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Tax Cuts and Spending Will Be the Next Crisis Defense, OECD Says

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Tax cuts and a spending splurge will be needed if the global economy slips into a sharp downturn because central banks have nothing left in the tank, according to the OECD.

The world’s largest economies should stand ready to coordinate on fiscal stimulus, it said, adding that growth is losing vim due to trade headwinds, tighter financial conditions and a higher oil price. Its warning came amid a global stock sell off that’s dragged European stocks to a two-year low and sent the S&P 500 careening toward a correction.

“The message we want to send to policy makers is get back to discussion,” OECD chief economist Laurence Boone said in an interview. “Should the soft landing turn out to be a sharper downturn then you need to cooperate together because there’s not much ammunition in the macro tool box.”

The OECD is sounding a similar note of caution to other international institutions: Capital flows are already reversing away from emerging economies, trade tensions are disrupting investment, and political uncertainty is rising in Europe and the Middle East.

The organization now expects 3.5 percent global growth in the coming two years after 3.7 percent in 2018. An interaction of downside risks would cut that pace further.

The fiscal recommendation stems from the fact that central banks have little room for maneuver. Only the U.S. has started properly normalizing monetary policy, and even there rates are about 200 basis points short of what they would have been historically at this point in the cycle, Boone said.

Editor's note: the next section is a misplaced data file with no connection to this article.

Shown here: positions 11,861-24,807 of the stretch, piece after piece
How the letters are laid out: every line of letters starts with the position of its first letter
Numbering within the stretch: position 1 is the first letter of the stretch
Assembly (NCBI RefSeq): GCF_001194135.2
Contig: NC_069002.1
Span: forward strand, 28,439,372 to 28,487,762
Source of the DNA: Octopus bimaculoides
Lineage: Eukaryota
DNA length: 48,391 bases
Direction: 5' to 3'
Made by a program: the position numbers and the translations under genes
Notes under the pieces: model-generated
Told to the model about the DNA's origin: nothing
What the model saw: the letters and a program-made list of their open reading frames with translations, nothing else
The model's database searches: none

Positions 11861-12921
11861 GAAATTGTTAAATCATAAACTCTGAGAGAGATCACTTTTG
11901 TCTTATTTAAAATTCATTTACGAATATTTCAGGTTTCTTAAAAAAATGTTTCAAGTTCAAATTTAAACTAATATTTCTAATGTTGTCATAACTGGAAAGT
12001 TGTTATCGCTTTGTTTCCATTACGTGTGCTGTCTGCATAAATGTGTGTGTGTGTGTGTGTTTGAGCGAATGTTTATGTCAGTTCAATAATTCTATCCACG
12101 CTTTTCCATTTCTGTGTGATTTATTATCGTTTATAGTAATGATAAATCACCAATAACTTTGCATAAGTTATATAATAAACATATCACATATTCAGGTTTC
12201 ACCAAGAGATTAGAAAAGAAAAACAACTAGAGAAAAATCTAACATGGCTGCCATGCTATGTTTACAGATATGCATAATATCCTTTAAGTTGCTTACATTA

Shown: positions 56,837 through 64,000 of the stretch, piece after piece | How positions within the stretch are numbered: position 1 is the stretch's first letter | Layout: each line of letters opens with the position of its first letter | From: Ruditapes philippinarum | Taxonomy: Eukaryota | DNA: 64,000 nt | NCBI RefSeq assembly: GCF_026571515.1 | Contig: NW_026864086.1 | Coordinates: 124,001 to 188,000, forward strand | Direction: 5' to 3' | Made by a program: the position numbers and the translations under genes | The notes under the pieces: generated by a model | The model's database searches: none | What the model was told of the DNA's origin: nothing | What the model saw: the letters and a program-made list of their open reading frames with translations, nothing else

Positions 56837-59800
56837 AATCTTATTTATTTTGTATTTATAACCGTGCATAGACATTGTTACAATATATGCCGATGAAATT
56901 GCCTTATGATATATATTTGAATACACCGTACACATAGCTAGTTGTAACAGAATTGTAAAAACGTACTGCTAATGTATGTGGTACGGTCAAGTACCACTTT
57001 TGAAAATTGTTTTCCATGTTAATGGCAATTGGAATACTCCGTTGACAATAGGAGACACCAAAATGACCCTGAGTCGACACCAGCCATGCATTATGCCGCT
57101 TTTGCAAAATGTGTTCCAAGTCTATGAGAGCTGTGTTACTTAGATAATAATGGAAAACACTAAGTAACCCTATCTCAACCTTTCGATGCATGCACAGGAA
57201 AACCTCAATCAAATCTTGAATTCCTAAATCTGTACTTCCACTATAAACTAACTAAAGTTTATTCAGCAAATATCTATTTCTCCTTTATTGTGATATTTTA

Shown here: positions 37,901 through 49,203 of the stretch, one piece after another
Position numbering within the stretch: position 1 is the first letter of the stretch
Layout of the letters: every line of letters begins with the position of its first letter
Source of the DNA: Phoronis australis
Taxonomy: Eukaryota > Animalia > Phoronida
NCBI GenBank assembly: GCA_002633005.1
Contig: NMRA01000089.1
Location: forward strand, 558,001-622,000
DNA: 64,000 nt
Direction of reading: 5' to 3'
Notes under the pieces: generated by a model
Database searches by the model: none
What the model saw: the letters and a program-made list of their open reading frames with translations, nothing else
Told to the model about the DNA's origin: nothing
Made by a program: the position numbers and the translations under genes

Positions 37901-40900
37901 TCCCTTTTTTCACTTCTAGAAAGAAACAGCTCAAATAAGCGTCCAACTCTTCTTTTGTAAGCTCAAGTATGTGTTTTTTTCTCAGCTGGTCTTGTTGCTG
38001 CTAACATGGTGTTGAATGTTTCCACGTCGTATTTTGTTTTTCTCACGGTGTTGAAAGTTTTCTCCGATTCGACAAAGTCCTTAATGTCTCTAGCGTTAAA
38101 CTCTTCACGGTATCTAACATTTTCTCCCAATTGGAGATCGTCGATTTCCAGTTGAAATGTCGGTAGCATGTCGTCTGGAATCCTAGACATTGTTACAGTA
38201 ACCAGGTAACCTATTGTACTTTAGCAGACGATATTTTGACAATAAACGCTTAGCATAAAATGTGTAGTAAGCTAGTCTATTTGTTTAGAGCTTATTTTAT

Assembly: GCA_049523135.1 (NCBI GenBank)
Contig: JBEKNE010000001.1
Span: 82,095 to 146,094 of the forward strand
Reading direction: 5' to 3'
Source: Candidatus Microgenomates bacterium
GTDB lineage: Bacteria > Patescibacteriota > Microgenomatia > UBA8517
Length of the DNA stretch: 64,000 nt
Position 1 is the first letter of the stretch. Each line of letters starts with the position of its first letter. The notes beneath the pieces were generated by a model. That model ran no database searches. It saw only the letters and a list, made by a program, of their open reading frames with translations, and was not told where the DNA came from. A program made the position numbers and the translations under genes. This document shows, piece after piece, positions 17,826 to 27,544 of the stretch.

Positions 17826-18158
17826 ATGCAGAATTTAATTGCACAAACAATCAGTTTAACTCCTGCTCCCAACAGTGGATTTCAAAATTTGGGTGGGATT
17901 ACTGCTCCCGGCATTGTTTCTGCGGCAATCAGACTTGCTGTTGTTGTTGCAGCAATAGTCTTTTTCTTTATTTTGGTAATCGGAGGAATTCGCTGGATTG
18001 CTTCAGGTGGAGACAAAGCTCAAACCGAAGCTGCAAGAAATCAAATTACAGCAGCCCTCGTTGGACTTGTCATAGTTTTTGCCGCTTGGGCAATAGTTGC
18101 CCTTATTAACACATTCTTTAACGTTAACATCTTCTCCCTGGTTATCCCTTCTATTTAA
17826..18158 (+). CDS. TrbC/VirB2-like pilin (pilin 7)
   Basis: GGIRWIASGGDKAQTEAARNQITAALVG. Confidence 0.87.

That leaves the burden on fiscal policy. But with already high levels of public debt, governments embarking alone would risk having markets turn against them. To avoid that, a coordinated response to a downturn would be necessary, the OECD said.

It also calculates that coordinated effort could take advantage of low borrowing rates and have a faster material impact than monetary policy.

The OECD acknowledged that the current international climate does not favor multilateral action, but Boone expects that deep economic difficulties would prompt cooperation.

“It’s not obvious, but at the same time, if there was a sharper slowdown then it’s in the common interest of everybody,” Boone said. “You cannot have the same calculus and computation that you have for trade.”